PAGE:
Brent Hits Three-Month Lows on Easing Geopolitical Risk


Brent oil hit a three-month low on Friday, extending losses for the third week in a row as fears about supply shortages in the Middle East and North Africa continued to recede.

The North Sea benchmark slipped below $107 per barrel, posting its steepest weekly decline since January, as evaporating geopolitical risk drove selling. The drop also hit U.S. crude futures, which fell to a two-month low under $101.

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"We continue to see some liquidation selling in the market," said Gene McGillian, an analyst at Tradition Energy in Stamford, Connecticut. "But there is still uncertainty surrounding Iraq, and that means the market should find some support."

Brent lost $2.01 to settle at $106.66 a barrel, the lowest since April 7. It has dropped about 3.7 percent since the beginning of the week, the steepest slide since early January.

U.S. crude lost $2.10 cents to settle at $100.83, the lowest since May 12. It is down about 3.2 percent since the beginning of the week, the sharpest drop in almost two months.

The spread between the two benchmarks closed at $5.83, down from a three-month high of $9.01 hit in mid-June.

The benchmarks hit a nine-month high in June as a Sunni Islamist insurgency swept across northwestern Iraq, fueling concern over supply disruptions from OPEC's second-largest producer.

Oil has weakened over the last month because Iraq has not had any disruptions, and as news emerged that Libya was set to ramp up oil production. Libya's southern El Sharara field has pushed the country's oil output to 350,000 barrels per day, a spokesman for National Oil Corp said.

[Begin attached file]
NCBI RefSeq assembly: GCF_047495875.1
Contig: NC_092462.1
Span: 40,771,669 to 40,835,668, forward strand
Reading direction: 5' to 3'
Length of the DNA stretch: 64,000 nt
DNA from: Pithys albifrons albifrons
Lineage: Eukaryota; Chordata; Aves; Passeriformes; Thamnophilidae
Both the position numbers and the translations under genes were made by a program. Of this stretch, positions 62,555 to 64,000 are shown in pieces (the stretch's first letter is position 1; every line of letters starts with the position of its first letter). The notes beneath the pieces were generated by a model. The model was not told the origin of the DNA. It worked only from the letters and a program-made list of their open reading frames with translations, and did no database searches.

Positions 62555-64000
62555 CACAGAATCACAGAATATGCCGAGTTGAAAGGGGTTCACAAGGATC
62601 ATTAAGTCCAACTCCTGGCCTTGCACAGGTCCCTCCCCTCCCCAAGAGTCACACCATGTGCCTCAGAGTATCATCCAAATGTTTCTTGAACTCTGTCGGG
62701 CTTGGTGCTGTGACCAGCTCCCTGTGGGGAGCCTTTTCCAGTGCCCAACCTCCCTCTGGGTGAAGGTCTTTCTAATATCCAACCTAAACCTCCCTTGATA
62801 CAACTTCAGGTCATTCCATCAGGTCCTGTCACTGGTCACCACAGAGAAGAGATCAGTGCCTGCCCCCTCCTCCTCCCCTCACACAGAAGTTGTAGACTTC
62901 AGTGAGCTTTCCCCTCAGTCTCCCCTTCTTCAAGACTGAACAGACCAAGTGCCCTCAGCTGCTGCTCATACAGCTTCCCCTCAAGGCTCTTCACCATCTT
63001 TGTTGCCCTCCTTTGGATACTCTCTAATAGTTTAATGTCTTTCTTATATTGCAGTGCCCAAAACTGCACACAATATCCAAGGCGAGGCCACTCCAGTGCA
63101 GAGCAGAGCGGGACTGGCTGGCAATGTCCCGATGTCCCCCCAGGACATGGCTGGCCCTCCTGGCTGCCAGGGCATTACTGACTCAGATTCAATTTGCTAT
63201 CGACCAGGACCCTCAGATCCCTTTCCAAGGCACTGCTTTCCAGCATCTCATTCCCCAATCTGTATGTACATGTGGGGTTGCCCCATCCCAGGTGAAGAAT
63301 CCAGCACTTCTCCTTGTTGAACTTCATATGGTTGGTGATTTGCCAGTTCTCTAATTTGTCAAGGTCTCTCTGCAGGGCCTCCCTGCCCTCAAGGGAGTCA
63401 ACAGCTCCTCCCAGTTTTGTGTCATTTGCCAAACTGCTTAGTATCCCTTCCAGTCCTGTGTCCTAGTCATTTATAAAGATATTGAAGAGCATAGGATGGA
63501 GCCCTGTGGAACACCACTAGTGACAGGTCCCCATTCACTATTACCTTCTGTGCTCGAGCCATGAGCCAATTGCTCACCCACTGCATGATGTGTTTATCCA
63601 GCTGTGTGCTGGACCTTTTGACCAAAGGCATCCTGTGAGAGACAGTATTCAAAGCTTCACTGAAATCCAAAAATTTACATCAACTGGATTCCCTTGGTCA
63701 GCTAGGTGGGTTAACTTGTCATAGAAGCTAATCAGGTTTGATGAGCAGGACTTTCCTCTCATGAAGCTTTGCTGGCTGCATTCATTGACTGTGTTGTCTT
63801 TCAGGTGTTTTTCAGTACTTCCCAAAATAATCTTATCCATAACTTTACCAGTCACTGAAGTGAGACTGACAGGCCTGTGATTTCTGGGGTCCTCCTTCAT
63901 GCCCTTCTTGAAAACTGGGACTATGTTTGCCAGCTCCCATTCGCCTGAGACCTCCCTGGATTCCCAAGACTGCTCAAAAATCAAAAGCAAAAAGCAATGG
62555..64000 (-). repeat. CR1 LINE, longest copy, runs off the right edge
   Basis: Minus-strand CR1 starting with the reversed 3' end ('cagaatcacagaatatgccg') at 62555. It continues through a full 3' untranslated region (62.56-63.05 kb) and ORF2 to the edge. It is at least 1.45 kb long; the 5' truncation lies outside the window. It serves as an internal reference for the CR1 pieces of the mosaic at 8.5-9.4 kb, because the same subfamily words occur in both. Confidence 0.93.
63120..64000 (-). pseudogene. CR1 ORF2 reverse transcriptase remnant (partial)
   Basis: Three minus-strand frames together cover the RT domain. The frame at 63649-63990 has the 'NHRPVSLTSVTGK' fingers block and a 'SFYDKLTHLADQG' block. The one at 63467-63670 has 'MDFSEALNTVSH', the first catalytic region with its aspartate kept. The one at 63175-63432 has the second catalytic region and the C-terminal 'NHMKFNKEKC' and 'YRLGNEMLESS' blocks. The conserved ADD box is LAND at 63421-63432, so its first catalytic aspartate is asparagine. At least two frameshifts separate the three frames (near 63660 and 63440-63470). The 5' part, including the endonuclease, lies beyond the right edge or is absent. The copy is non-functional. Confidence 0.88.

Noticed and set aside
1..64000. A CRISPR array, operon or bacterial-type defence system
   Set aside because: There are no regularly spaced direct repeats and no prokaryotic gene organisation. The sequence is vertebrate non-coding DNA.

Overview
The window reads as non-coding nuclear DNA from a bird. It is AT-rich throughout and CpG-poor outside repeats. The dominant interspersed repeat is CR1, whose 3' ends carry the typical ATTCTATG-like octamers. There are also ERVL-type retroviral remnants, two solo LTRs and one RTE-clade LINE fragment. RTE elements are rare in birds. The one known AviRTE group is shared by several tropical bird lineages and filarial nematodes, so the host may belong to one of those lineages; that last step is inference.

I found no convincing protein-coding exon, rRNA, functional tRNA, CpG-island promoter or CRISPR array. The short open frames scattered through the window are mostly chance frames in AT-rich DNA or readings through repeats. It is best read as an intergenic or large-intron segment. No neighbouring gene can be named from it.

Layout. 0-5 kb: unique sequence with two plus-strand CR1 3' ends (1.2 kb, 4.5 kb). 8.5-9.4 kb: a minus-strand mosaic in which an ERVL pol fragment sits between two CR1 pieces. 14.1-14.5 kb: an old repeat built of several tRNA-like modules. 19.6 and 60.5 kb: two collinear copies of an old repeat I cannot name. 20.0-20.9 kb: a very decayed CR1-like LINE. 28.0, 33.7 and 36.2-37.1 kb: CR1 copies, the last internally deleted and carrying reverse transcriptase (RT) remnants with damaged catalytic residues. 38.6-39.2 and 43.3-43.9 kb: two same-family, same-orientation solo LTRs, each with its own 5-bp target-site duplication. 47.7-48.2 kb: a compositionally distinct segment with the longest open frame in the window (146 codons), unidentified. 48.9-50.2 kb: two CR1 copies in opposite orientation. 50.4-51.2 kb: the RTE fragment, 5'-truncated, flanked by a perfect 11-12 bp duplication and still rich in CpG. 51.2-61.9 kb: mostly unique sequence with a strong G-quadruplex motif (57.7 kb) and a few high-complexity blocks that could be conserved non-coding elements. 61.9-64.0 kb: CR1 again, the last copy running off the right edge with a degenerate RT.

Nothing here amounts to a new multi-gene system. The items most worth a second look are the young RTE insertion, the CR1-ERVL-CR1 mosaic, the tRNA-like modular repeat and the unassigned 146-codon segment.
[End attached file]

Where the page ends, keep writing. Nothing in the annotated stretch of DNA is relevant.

"Libyan oil production is already on the rise, and this is reflected in the structure of the Brent market," said Tamas Varga, an oil analyst at London brokerage PVM Oil Associates.

In Iraq, oil exports from the southern Basra ports continue, despite fighting in the north between Islamist militants and forces loyal to Baghdad.

Meanwhile, Kurdish forces took over two northern Iraqi oilfields, Bai Hassan and Kirkuk, replacing Arab workers with Kurds.

"If those supplies can flow, the market may be moving from relative tightness to relative oversupply," said John Kilduff, a partner at Again Capital LLC in New York.


Output remains at risk in several key regions, the International Energy Agency (IEA) said in its monthly report on Friday.

"Supply risks in the Middle East and North Africa, not least in Iraq and Libya, remain extraordinarily high," the IEA said. "Oil prices remain historically high and there is no sign of a turning of the tide just yet."

Global demand will accelerate next year as the world economy expands, the same report said. Growing demand will again be met by rising supplies from the United States and Canada, further eroding OPEC's market share, it added.

(Additional reporting by Rowena Caine in London; Editing by Jason Neely, Jessica Resnick-Ault, Marguerita Choy and Andre Grenon)